Home » 2. Preferred Pump: Decentralized Operations
Branch managers at Preferred Pump receive a monthly profit and loss statement that provides all of the information they need to run the branch like their own business.
The branches also have their own purchasing power. Preferred Pump has 30 branches but each has its own unique characteristics.
“We are a market-driven company,” says Tom Bowers, director of marketing/group manager. “We buy for each market. We don't use central purchasing except to maximize profits or get special deals.”
The purchasing department at headquarters mostly manages inventory and handles big buys, according to Scott Sizemore, vice president of purchasing and information technology.
“If a vendor has a special discount we will handle the primary lines and large purchases,” Sizemore explains. “A lot of our purchasing is done at the branch manager level. He has the flexibility to order what he needs. The corporate office has a list of preferred vendors. In most cases the branch manager can opt not to buy from the preferred vendor if the brand is not accepted in his market or if there is a conflict of interest.”
Unlike some larger wholesalers, Preferred Pump does not manage its assets from a central office. “We are more old-fashioned, low tech,” Bowers says. “We still use a lot of intuition, gut feelings. We talk to our customers.”
The corporate office handles accounts receivable, accounts payable and human resources. Scott Sizemore oversees technology and inventory and West Soward takes care of the budget and banking functions.
“I am a big fan of having the home office treat its branches like customers,” Soward says. “That is my mantra. The home office is not here to be served - it is here to serve the branches.”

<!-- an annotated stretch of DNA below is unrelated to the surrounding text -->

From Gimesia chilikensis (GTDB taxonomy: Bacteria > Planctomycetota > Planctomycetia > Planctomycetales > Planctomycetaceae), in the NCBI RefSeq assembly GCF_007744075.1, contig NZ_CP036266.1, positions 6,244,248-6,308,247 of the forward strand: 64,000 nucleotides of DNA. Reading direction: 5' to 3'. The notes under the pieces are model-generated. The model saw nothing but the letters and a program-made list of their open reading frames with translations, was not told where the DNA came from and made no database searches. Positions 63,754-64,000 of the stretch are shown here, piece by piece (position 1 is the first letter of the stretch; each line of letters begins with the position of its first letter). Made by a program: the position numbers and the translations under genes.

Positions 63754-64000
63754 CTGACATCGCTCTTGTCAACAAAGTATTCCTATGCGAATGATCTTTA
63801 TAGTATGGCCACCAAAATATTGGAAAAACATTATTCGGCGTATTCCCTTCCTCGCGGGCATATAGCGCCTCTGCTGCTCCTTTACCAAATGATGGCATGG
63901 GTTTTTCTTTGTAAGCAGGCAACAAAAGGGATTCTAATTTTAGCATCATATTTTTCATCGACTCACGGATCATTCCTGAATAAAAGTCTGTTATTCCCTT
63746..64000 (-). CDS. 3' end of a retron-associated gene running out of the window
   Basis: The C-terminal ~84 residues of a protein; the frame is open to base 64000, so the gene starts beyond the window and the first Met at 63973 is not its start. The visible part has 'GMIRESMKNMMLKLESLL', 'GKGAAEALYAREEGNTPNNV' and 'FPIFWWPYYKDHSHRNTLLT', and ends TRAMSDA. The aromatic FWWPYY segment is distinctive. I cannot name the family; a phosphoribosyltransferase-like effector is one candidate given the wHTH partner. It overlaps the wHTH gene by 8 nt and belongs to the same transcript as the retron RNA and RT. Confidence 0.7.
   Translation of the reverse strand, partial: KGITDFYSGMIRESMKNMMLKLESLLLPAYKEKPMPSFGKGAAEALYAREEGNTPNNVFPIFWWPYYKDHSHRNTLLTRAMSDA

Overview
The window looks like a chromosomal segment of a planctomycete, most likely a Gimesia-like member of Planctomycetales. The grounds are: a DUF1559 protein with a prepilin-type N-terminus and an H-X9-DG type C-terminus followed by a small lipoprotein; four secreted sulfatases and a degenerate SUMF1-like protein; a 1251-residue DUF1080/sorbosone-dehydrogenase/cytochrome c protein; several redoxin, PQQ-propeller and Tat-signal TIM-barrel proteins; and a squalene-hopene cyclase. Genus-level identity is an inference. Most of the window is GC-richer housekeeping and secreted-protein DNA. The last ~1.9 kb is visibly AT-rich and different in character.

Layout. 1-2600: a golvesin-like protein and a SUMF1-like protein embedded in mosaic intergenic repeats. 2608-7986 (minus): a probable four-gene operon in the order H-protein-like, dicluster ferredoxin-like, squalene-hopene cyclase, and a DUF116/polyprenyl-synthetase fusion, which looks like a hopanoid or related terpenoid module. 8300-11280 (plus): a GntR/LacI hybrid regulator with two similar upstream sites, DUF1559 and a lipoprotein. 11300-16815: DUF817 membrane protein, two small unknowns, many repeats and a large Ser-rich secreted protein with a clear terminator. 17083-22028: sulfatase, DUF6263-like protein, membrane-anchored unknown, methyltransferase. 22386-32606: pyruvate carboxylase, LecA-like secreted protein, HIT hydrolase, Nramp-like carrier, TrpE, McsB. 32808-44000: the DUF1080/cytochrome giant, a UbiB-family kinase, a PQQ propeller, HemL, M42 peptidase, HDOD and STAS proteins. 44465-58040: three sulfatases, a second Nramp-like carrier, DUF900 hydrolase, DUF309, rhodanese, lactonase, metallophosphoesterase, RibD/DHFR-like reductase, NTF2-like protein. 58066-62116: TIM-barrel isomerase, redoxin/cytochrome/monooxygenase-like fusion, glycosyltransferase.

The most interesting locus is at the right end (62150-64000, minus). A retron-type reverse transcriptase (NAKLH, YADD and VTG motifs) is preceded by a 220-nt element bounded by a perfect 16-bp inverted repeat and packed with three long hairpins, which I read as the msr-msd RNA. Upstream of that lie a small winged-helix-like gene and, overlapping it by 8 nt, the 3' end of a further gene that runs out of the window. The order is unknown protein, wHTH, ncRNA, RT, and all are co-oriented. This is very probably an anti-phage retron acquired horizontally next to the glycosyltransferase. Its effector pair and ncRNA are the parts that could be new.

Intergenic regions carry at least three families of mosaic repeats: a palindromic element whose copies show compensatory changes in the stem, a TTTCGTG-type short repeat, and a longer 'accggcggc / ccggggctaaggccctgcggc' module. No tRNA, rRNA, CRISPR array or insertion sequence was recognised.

This is confirmed by Mike Floyd, a group regional manager. “We don't get commands from the corporate office,” he says. “We get requests. It feels like we have people serving us vs. managing us.”
By centralizing accounting, human resources and the promotional parts of its business to the Texas home office, Preferred Pump's branches can focus most on what they do best: recognizing customers' needs, knowing what and how much inventory to stock, providing efficient product delivery, offering customers technical assistance both by telephone and in the field, and providing customer training, says Joe Thein, a group manager.
Other than a corporate training program for its computer system, each regional branch takes charge of its own training.
The group regional managers meet three or four times a year. Usually it is tied in with the company's dealer awards program, which rewards customers for their purchases.
“There is no competition between the group managers,” Floyd says. “We all want to do well. When one person is successful we are all happy. We can take a new branch and make it profitable immediately. No matter whose branch it is, we are all excited about it.”
The decision-making power given to its branch managers is one of the big reasons why Preferred Pump has been so successful, Sizemore says.